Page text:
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March on Washington 2013: The Aftermath

Barrington M. Salmon | 9/4/2013, 3 p.m.

Labor leaders such as Lee Saunders of the American Federation of State, County, and Municipal Employees (AFSCME) and the National Federation of Teachers’ President Randi Weingarten, echoed the anger and displeasure of the rank-and-file of organized labor at the assaults by the right wing against unions, but vowed to continue fighting to restore economic and other gains for the middle and working class.

“The promise is not real for people who work hard and play by the rules every single day, yet struggle to pay the bills,” Saunders told an audience that stretched from the Lincoln Memorial toward the World War II Memorial and the dome of the Capitol. “The promise is not real for retirees who worked hard all their lives but don’t know how they’ll make it day-to-day. The promise is not real for students who graduate under so much debt, they wonder if they’ll ever climb out of it. And if the promise is not real for all of us, it is not real for any of us.”

In the face of retrenchment, hostility and a Congress that appears to be a wholly owned subsidiary of U.S. corporate interests, union leaders, civil rights groups and others spoke at both marches marking the March on Washington of the need to join forces.

“What a debt we owe to those people who came here 50 years ago. The martyrs played it all for a dream, a dream, as John Lewis said, that millions have now actually lived,” said President Bill Clinton on Aug. 28. “So how are we going to repay the debt? Dr. King’s dream of interdependence, his prescription of wholehearted cooperation across racial lines – they ring as true today as they did 50 years ago.”

Janaye Ingram takes particular satisfaction in the fact the Aug. 24 March on Washington brought together more than 100,000 people.

Ingram, newly named national executive director of the National Action Network (NAN), was the lead person for all the logistics for the “National Action to Realize the Dream March," organized by the Rev. Al Sharpton and Martin Luther King III.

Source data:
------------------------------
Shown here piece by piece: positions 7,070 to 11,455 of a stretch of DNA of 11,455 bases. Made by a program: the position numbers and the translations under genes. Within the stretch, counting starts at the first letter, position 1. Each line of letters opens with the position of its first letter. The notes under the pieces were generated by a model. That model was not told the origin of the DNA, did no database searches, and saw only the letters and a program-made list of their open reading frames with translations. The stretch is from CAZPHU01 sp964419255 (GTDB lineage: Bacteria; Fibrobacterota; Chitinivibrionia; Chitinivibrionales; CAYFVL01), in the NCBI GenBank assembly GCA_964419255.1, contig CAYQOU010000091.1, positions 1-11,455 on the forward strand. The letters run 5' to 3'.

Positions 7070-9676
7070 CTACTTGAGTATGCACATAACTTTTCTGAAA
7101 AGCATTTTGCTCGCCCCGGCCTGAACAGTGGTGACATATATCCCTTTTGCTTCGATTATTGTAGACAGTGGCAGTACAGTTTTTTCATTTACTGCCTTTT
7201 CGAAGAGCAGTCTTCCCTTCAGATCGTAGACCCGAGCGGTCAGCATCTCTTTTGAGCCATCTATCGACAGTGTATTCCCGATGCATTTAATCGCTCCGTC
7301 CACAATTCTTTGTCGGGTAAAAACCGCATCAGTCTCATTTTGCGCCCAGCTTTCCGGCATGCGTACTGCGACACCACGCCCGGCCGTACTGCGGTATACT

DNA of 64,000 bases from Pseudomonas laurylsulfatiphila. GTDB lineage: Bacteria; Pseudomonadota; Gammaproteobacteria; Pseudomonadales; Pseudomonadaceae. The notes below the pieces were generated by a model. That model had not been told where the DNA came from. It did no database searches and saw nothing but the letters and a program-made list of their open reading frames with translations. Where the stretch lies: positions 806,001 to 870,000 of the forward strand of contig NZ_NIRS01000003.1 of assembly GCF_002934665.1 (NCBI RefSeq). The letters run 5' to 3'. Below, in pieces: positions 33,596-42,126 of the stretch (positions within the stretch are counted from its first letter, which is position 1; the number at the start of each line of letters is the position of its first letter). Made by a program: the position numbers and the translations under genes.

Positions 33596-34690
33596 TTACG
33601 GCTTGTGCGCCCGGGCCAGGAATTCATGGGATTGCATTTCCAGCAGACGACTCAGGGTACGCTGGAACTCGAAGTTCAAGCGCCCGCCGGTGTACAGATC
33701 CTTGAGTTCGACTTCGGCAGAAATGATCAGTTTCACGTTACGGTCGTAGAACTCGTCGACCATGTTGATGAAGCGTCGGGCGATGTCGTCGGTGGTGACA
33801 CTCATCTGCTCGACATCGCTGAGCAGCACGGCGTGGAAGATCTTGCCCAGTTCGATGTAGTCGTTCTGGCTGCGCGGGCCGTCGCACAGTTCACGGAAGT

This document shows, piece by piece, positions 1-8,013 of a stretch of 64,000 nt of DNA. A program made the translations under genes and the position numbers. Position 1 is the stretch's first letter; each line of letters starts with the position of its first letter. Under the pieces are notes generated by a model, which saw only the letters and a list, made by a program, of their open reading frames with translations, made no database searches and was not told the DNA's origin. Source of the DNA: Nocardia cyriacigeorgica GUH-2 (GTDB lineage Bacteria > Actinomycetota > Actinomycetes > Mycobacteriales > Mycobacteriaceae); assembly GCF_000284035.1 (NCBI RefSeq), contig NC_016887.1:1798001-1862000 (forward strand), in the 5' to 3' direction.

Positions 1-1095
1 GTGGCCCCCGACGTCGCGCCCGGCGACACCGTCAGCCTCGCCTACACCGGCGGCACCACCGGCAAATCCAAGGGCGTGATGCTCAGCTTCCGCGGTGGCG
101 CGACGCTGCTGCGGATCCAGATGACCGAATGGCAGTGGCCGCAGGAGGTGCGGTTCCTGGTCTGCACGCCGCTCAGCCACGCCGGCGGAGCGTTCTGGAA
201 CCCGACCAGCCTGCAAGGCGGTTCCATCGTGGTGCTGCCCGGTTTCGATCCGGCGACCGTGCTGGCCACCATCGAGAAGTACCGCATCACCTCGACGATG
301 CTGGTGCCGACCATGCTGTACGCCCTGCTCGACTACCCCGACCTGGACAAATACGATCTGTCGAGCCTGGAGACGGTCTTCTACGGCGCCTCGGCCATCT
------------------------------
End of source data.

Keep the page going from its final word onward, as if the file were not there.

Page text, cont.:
“I think a lot of people were unsure if we could reach 100,000 people but by every estimate I got, we had 200,000 and even the low estimates were about 150,000,” she said. “I also heard that the messages the crowds heard were effective. People came together around certain issues seemingly not intertwined, but we were really able to lift a collective voice and say that we’re going to fight for issues of concern to us.”

Sharpton agreed.

“This, what we’re doing Saturday, Martin Luther King III and I were determined that they would not hijack this anniversary and make it into something it’s not,” he said at a pre-march rally at Union Temple Baptist Church in Southeast on Aug. 20. “Some people want to commemorate and celebrate as if what they envisioned is here. It would be a betrayal as if [Dr. King’s] dream has come.”

“We’re better off than we were but in a lot of ways we’re not. When we’re on a plane, there may be turbulence. Some of us confuse getting through turbulence as a landing.”

It was impossible to ignore the large numbers of students and young people, including many from area schools and universities, who marched, worked and had a significant presence at both events. And in preparation, planning and implementation of the week-long events, young people and women were involved at every level, Ingram said.

The Rev. Bernice King, CEO of the MLK Jr. Center for Nonviolent Social Change in Atlanta, said it's time to pass the baton to “a new generation of people who must now carry that message in their time, in their communities, amongst their tribes and amongst their nations of the world.”

“[My mother] reminded us that struggle is a never-ending process. Freedom is never really won. You earn it and win it in every generation and so we come once again to let freedom ring because if freedom stops ringing, then the sound will disappear and the atmosphere will be charged with something else,” King said.

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